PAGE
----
This and the next blog are my attempts to bring some conclusion to the series on “True Spirituality.” I have probably provoked more questions than I have answered but that is the point of the blogs—to write on a variety of theological topics so as to invite the readers to engage them critically with me. So to conclude I want to state and clarify the core of Christian orthodoxy. In this way my aim is to go to the Divine source of authentic human spirituality. This core Christian orthodoxy is not new but so many modern Christians (and theologians!) do not understand its importance.
I will not attempt to defend or elaborate much on the rational of Christian orthodoxy. Rather, I will lay out an outline of the core of Christian orthodoxy and add some minimal comments. The quotations I have cited from other authors will present both the assertions and the arguments that I wish the reader to wrestle with.
To adequately elaborate and clarify why I think the points made in this essay are both right and should be adopted by modern day believers would require another long series of essays on each aspect of those assertions. And more than that this overarching topic of “Spirituality” is impossible to do justice to given the complex nexus of theological and practical matters that are necessarily involved in human spirituality. I will spend the remainder of my life contemplating these truths and their implications. My wish is that the reader will humbly consider these writers’ perspectives.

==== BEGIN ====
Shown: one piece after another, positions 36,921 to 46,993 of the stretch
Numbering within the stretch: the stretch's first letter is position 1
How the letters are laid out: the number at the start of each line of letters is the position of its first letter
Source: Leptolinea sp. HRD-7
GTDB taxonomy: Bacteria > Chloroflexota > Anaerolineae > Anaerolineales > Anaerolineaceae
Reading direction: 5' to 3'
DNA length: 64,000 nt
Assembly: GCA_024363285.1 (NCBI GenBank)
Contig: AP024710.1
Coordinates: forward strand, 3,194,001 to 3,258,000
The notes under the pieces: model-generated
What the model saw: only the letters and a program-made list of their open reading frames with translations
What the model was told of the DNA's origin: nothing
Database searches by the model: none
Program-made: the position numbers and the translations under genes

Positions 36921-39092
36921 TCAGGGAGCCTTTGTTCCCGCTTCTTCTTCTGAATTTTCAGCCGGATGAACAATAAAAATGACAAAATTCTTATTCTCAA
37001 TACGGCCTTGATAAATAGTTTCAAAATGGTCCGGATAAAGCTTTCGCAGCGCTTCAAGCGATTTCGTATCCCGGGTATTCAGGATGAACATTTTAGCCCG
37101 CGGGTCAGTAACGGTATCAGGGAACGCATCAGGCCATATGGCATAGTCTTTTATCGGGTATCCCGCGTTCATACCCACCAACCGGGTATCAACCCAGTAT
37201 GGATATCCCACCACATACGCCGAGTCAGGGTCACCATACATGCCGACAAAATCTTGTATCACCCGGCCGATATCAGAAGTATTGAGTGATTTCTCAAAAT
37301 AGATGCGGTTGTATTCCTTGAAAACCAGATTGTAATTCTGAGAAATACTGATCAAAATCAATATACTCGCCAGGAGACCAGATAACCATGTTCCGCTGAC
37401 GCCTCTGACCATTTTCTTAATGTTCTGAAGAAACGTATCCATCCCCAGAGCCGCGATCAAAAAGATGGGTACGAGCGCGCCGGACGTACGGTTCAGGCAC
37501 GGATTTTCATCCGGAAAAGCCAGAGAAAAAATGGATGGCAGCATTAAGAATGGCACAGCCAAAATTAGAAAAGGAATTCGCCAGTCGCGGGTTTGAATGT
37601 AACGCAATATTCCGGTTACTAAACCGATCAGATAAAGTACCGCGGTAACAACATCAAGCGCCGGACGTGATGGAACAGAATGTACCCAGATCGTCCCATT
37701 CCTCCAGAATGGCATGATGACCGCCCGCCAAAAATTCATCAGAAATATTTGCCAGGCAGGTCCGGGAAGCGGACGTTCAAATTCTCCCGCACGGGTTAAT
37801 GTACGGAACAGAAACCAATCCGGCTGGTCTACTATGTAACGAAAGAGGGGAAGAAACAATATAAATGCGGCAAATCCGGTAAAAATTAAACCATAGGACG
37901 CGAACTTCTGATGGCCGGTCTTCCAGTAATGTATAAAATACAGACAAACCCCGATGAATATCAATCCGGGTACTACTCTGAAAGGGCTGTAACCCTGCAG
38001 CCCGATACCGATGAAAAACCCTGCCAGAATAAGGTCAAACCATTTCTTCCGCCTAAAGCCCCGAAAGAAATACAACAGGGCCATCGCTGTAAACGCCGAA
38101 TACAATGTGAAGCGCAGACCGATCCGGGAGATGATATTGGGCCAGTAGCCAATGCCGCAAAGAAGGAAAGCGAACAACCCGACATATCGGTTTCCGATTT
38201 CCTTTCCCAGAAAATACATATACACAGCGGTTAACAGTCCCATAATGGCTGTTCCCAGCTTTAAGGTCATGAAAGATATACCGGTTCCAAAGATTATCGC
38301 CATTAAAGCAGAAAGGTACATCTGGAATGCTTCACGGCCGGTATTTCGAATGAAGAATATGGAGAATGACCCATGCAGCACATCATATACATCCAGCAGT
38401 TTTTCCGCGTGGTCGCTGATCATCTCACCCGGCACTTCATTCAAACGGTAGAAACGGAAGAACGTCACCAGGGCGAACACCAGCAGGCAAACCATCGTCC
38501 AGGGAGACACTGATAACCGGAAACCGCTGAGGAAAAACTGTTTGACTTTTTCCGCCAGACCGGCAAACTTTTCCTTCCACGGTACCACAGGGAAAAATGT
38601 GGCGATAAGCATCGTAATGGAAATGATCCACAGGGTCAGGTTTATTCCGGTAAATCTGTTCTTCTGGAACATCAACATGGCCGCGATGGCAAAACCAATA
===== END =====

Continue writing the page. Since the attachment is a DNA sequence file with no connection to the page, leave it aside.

The first point in the outline is this: True spirituality is rooted in the Incarnation of the Word, who is eternally existent God with the Father and the Holy Spirit (Tri-unity). This is in keeping with the consistent tenor of the Lord’s teaching and the apostles’ declaration and application of the truth of the Gospel. Furthermore, the Hebrew Scriptures (Old Testament) can be cited to give testimony to this theological vision of a plurality within the one God. These assertions are part of the core of the orthodox understanding of God and the source and authority for believing that.
The reason true spirituality is rooted in the Incarnation of the Son is simple: The life of God himself must be given by God to redeemed humans in order for them to practice true spirituality. The depth of our need as creatures and as creatures whose will is inclined toward sin requires this. For we are not inclined to seek or love God wholeheartedly—even those who know and want to honor their Creator.
Irenaeus (130-202 AD), after writing at length about the many heresies which had cropped up after the expansion of Christian faith in the Roman empire, clarified the true purpose God had for human beings in bringing salvation in the Lord Christ. Instead of heeding the erroneous and spiritual deadly alternatives people need to know that authentic spirituality is found in